Keep walking on the eight-fold path.
Neither too fast nor too slow.
With progress not stagnation.

Sadhu! (Excellent) to the power of 3! JoinMailingList4LatestUpdates/Reply

Sunday, February 02, 2003

Marriage Commitment

I used to think that the custom of holding lavish Chinese wedding dinners, which invite lots of relatives and friends is a way of announcing, not so much of two people’s mutual commitment to each other, but to the whole wide world (at least, their social worlds). The more trouble you go through personally to arrange for the dinner, the more you are committed. That was till May gave me an alternative viewpoint. Real commitment need not be expressed in a ceremony. Ceremonies however, can help to foster commitment in the moment. Is that oxymoronic? Commitments are supposed to be lasting; not lasting only for a moment. Well… occasions like dinners might “enforce” commitment unknowingly to the couple! Here we have the paradox of the significance of ritual. The truly committed do not mind commitment rituals. But neither do they truly need them. On the other hand, the uncommitted or half-hearted frets commitment rituals to some extent. If so, should they go through the rituals at all? I guess that is why they need to make that leap of faith in their “commitment to be committed” by going through the test of the ritual… though it is, as we have discussed, not a foolproof test! The rites of life will be important till the day the world is free from unsure hearts- both of those committing themselves and those witnessing their formal commitment. By the way, the above applies to all rituals in life, including taking the threefold refuge. JoinMailingList4LatestUpdates/Reply
Victim of Boredom

I am a continual victim of boredom- which is why I blog a lot. I continuously crave for interesting experiences of entertaining and enlightening nature. It is my intellectual experiential misgiving. What are you doing here, spending so much time reading these blogs? I hope you are not like me. Please meditate more. Yes- I’m talking to both of us. JoinMailingList4LatestUpdates/Reply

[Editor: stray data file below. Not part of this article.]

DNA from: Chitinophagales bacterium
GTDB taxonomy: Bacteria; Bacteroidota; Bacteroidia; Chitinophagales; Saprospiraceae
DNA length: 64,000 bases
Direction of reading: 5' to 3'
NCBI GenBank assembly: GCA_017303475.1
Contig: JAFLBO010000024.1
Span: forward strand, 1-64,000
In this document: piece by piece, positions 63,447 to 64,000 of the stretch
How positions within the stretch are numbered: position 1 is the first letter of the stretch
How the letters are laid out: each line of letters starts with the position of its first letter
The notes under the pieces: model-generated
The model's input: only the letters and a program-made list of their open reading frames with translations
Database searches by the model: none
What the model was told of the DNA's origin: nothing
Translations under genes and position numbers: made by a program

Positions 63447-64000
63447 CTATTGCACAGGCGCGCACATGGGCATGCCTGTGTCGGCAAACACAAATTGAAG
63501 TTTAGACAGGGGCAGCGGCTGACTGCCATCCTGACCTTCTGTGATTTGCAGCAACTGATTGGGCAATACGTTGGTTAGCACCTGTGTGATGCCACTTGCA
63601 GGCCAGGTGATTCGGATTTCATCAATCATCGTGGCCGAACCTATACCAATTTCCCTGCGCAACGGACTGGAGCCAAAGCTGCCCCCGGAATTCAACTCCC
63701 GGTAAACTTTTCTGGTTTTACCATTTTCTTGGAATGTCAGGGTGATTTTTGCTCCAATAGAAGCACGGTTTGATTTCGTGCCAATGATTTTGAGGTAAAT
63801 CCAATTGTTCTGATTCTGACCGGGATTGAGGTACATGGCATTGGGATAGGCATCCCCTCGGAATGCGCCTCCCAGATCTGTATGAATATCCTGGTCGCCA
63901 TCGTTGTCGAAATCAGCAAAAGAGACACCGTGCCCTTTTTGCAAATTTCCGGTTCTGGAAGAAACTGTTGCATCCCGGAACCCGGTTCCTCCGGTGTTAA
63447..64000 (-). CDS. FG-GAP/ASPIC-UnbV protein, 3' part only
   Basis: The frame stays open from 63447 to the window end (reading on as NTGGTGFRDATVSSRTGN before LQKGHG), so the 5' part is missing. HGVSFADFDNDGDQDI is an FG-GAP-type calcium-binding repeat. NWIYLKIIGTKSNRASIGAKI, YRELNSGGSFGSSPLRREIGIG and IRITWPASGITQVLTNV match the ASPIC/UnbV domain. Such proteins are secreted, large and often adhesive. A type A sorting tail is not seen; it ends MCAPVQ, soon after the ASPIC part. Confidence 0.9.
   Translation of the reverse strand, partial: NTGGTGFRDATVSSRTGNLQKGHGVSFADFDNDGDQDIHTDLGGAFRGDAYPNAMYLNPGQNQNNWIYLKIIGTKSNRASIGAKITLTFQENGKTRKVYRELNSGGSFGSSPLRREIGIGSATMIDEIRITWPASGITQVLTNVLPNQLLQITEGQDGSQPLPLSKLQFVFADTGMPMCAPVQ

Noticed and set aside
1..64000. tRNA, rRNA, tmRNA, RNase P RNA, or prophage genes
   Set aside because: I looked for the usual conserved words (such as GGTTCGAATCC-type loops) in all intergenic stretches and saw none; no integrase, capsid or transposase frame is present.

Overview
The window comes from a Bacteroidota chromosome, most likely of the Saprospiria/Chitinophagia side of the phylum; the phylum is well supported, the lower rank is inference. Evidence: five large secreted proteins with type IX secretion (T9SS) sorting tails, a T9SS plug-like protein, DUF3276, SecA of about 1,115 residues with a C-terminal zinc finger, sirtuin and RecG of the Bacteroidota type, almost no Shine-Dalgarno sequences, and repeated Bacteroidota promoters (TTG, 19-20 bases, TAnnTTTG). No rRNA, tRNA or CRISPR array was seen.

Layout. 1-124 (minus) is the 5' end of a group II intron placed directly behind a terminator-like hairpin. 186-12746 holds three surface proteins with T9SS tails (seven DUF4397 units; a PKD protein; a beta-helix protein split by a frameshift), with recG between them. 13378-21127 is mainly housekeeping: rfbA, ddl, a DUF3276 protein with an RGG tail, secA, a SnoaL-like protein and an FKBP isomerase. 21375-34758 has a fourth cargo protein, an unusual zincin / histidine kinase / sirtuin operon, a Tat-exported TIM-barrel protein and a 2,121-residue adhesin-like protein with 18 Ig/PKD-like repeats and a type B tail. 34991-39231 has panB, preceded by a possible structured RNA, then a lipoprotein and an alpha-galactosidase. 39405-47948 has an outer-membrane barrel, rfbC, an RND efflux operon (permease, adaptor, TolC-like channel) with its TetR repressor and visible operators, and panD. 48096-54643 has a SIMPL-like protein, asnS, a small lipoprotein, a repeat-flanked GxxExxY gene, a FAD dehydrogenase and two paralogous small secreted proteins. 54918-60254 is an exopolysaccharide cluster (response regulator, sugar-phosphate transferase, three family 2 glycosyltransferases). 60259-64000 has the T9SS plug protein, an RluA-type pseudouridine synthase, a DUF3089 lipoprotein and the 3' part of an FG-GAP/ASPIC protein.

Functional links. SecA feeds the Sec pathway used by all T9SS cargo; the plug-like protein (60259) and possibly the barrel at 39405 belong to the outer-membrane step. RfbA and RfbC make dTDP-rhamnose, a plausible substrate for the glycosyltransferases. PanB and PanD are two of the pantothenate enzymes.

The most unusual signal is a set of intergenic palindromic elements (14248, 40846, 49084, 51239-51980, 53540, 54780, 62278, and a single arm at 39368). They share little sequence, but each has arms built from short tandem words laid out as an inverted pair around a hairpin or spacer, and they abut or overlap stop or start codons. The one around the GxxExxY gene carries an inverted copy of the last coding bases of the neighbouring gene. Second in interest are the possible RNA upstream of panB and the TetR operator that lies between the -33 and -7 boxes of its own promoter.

Window Portrait

When I was at Cameron Highlands, I saw a gorgeous view of the mountains from a window at the hotel elevator landing on our floor. The window was divided into quarters by its frame, but it looked like a giant portrait hanging on the wall. A picture of change- as the light of the day changes with the rise and fall of the sun. It was a portrait of a window and a portrait of the mountains at the same time. Thought it would make an interesting piece of installation art called “Portrait of Change.” This will leave the viewer stunned for a while, before they realise that I am hinting that no matter how static whatever “scene” through the window is, it inevitably changes. JoinMailingList4LatestUpdates/Reply

Saturday, February 01, 2003


We cannot depend fully on ourselves to discover our shortcomings-
because we have personal blind spots.
We also cannot fully depend on others to uncover our shortcomings-
because they have their personal blind spots.
Thus we have to continually be open to ourselves and all other views of ourselves.

Some time a year ago, I played a game with a circle of about ten Dharma friends. In it, we balance open verbal praise of each other with “discreet” written views of each other’s shortcomings. Here is my summarised list of shortcomings as a reminder to work harder (the “virtues” are left out as I find them too flattering!)-

1. Impatient.
2. Strict on some views. Must be tolerant to others who are at different levels.
3. Flare up sometimes on certain topics of discussion.
4. Must learn to listen to other views.
5. Generally egoistic (my comment) JoinMailingList4LatestUpdates/Reply
A Pebble for Your Pocket

Here’s a simple article from the book by Thich Nhat Nanh entitled as above. Notice that I seldom put up excerpts. I’m including it here because once I read it, the word “Stonepeace” came to mind!